In 436 F.2d, at page 1182, we pointed out that the '213 patent had been challenged in a previous infringement suit in which, after full consideration of both anticipation and obviousness defenses raised therein, the District Court held the patent valid, and we affirmed in 397 F.2d 517 (7 Cir., 1968). We stated: "We again hold that the '213 patent is valid, unanticipated and nonobvious." (436 F.2d 1180, 1182). We further held ". . . The Edwards '360 patent was not anticipated by any of the inventions cited by defendant here or in the district court." (436 F.2d 1180).
With reference to the defense of obviousness, we stated: "Application of the foregoing method convinces us that the '360 patent is valid and nonobvious from the state of the prior art." (346 F.2d 1180, 1183).
We also said: "As is apparent from the descriptions of the asserted prior art which follow, none of these items sufficiently approximates the '360 invention to satisfy the narrow anticipation defense. Moreover, none of them, independently or in combination, renders the invention obvious." (436 F.2d 1180, 1183).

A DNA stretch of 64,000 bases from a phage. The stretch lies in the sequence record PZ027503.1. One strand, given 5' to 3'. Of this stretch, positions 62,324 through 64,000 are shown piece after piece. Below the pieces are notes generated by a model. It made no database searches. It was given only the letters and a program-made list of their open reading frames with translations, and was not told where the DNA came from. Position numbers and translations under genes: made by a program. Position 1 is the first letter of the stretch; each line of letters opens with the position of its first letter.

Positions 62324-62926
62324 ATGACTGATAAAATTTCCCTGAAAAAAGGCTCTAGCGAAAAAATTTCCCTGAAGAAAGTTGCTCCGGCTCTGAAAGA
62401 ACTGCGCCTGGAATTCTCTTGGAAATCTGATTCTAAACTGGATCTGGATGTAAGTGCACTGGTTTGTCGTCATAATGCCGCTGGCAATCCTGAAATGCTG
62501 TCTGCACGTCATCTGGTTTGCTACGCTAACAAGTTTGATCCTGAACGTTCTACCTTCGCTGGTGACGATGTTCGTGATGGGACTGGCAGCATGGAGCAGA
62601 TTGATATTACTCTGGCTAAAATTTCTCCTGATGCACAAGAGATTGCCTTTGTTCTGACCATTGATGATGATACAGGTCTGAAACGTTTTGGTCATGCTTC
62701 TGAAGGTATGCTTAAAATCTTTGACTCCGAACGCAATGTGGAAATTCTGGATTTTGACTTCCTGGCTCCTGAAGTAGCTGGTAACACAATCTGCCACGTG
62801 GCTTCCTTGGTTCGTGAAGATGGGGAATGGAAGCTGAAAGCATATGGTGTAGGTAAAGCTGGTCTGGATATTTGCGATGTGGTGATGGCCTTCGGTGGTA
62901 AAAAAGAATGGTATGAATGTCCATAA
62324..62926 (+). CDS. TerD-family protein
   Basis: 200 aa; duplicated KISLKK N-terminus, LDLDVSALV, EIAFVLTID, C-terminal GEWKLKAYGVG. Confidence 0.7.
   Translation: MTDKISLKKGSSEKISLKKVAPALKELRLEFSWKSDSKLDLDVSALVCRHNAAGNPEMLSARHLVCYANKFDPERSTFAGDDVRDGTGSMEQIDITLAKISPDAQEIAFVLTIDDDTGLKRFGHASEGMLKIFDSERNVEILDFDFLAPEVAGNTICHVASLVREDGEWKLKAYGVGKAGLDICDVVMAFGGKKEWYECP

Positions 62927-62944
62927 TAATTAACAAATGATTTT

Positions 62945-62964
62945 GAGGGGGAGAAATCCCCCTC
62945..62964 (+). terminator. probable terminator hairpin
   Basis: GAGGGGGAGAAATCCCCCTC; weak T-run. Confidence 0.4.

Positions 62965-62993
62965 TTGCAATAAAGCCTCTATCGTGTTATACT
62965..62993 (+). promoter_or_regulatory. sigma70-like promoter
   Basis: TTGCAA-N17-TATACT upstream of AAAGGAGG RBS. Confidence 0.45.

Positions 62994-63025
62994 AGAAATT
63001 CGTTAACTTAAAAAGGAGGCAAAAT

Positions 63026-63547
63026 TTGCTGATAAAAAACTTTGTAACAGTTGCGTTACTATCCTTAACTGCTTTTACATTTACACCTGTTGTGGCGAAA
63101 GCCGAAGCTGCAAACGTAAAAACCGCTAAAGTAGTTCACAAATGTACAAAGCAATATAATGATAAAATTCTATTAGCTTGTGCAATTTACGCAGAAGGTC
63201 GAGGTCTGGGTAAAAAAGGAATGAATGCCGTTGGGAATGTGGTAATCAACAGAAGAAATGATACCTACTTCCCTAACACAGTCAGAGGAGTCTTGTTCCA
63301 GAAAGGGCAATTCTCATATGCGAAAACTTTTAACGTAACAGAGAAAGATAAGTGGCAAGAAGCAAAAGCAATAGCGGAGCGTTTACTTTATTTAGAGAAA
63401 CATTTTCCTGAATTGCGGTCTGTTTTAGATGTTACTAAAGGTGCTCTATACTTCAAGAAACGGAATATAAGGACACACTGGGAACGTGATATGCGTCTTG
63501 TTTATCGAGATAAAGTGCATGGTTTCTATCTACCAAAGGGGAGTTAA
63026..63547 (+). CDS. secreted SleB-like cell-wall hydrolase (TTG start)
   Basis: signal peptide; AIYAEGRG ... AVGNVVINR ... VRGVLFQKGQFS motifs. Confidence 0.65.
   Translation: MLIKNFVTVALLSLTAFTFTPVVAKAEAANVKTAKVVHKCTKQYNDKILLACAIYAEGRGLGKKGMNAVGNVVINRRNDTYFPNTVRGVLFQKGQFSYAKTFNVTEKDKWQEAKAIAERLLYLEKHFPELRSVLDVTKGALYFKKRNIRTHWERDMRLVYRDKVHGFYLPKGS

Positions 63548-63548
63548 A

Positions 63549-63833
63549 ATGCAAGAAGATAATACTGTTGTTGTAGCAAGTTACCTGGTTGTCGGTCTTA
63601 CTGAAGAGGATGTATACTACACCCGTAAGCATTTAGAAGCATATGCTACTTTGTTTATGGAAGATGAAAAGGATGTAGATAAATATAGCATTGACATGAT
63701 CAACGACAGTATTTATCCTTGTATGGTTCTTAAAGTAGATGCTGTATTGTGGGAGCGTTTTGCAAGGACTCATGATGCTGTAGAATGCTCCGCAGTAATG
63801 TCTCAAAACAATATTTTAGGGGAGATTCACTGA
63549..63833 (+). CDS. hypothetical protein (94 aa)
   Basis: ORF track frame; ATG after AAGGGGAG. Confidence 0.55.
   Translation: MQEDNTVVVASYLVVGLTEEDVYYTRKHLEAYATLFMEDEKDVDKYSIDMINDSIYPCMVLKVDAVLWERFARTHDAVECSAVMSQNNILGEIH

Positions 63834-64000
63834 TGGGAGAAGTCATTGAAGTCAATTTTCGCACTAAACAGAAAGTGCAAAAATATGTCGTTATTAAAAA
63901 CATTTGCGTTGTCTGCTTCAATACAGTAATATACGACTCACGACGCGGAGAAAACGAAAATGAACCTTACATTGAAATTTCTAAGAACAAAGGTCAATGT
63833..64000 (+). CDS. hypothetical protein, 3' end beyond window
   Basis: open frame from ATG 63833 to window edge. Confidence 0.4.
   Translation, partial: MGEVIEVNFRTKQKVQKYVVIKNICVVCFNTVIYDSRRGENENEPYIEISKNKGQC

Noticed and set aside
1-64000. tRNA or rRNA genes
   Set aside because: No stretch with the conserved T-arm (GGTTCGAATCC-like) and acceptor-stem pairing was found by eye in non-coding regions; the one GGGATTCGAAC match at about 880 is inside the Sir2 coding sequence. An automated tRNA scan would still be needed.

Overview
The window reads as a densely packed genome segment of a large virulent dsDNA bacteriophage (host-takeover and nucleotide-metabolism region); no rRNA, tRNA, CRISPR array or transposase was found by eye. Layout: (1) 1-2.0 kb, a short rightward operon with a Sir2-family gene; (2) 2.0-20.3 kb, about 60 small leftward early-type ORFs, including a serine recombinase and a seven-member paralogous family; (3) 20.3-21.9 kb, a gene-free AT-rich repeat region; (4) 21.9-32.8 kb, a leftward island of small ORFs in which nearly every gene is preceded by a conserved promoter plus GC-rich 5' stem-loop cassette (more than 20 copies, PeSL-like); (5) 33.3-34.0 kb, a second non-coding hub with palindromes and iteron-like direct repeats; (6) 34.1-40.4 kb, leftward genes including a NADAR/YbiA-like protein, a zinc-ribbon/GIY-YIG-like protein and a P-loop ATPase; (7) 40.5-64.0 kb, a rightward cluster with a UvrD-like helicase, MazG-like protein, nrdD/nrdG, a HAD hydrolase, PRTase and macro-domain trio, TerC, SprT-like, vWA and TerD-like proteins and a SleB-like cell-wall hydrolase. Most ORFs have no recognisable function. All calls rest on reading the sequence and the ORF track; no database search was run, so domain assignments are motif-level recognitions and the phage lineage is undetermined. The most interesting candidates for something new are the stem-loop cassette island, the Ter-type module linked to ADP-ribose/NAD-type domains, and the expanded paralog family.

As to infringement, we said: "We agree with the district court that 'the accused . . . devices embody each of the elements specified in the patent."' (436 F.2d 1180, 1187). We then affirmed the District Court in all respects.
In the instant case, on January 23, 1970, Solo filed a motion in the District Court seeking partial summary judgment as to Claims 1, 2 and 3 of the '360 patent, on the ground that these claims were invalid for obviousness. The District Court, 317 F.Supp. 1169, denied Solo's motion for summary judgment but decided that the '213 cups delivered to Automatic Canteen in April 1958 and resold for public use in April and May 1958 constituted prior art to be considered on the trial on the question of validity of the '360 patent.